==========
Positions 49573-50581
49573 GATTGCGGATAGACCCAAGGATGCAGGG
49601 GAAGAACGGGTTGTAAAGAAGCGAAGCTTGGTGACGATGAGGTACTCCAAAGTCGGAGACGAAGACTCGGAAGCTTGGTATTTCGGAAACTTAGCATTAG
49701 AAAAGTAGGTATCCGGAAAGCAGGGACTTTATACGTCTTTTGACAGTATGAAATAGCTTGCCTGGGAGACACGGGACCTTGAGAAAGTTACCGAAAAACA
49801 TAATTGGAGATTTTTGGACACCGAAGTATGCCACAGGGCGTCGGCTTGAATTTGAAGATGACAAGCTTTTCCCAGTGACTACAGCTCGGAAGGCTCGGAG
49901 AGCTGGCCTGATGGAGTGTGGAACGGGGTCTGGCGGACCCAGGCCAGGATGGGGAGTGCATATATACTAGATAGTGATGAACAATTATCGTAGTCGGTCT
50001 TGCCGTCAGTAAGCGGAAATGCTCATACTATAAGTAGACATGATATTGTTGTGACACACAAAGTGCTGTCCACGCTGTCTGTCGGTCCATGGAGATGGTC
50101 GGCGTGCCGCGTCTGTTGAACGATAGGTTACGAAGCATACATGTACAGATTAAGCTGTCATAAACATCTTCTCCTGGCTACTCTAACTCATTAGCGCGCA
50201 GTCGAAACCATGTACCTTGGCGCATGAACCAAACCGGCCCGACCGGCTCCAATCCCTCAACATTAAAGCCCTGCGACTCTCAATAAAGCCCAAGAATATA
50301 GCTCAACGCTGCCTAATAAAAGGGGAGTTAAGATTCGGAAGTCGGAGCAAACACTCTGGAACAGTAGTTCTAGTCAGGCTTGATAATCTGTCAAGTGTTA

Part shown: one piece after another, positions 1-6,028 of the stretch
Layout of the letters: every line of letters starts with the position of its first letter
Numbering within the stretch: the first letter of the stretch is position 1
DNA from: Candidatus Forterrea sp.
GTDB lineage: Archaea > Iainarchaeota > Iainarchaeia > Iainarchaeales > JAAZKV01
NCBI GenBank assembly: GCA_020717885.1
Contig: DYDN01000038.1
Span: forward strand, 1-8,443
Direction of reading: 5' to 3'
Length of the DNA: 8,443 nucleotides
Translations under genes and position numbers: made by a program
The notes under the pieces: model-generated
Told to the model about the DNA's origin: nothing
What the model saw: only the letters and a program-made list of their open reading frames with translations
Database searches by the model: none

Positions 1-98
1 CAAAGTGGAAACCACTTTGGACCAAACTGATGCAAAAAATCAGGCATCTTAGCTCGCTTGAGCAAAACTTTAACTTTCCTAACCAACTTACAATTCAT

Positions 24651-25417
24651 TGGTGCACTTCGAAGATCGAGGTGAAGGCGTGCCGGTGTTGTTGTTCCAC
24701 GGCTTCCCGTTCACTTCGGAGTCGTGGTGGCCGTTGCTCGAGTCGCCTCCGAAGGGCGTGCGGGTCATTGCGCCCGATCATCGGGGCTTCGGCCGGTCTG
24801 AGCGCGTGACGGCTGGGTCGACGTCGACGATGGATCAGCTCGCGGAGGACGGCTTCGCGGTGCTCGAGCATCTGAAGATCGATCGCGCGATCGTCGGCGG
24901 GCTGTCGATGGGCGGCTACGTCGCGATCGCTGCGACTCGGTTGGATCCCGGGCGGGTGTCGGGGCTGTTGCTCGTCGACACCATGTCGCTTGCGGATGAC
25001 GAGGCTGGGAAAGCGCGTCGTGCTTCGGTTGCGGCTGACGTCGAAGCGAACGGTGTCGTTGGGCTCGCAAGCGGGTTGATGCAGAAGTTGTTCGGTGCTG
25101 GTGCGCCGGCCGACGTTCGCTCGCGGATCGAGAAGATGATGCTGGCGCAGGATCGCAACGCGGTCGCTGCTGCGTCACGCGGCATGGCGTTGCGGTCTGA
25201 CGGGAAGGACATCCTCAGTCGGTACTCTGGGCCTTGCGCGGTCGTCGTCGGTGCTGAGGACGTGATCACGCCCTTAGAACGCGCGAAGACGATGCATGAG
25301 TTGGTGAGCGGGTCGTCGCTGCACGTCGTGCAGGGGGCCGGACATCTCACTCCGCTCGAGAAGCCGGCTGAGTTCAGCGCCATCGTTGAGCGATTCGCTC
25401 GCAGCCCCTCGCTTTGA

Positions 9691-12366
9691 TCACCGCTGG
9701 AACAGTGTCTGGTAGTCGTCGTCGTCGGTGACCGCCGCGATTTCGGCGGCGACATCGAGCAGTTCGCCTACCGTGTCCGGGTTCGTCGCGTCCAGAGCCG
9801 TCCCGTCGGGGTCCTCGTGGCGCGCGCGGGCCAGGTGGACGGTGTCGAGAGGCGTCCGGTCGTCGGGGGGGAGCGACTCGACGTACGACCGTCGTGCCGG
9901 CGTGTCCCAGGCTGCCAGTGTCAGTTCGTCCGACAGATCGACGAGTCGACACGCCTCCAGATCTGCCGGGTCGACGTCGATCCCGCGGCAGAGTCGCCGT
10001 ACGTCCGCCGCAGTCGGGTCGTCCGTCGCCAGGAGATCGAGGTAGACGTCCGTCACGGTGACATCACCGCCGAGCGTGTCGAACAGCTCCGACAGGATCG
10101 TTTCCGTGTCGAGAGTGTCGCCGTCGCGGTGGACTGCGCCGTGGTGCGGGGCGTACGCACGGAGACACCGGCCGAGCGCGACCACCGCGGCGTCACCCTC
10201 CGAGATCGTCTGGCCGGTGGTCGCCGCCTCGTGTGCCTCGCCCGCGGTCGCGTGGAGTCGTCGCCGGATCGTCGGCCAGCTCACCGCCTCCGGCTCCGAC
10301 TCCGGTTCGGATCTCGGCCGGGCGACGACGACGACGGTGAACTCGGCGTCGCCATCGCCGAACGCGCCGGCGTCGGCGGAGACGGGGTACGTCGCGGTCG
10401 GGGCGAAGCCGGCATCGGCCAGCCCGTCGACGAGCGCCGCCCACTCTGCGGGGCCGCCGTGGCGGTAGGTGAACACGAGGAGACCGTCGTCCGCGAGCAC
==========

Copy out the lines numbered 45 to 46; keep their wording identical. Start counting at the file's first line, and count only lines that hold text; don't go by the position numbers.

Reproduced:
10201 CGAGATCGTCTGGCCGGTGGTCGCCGCCTCGTGTGCCTCGCCCGCGGTCGCGTGGAGTCGTCGCCGGATCGTCGGCCAGCTCACCGCCTCCGGCTCCGAC
10301 TCCGGTTCGGATCTCGGCCGGGCGACGACGACGACGGTGAACTCGGCGTCGCCATCGCCGAACGCGCCGGCGTCGGCGGAGACGGGGTACGTCGCGGTCG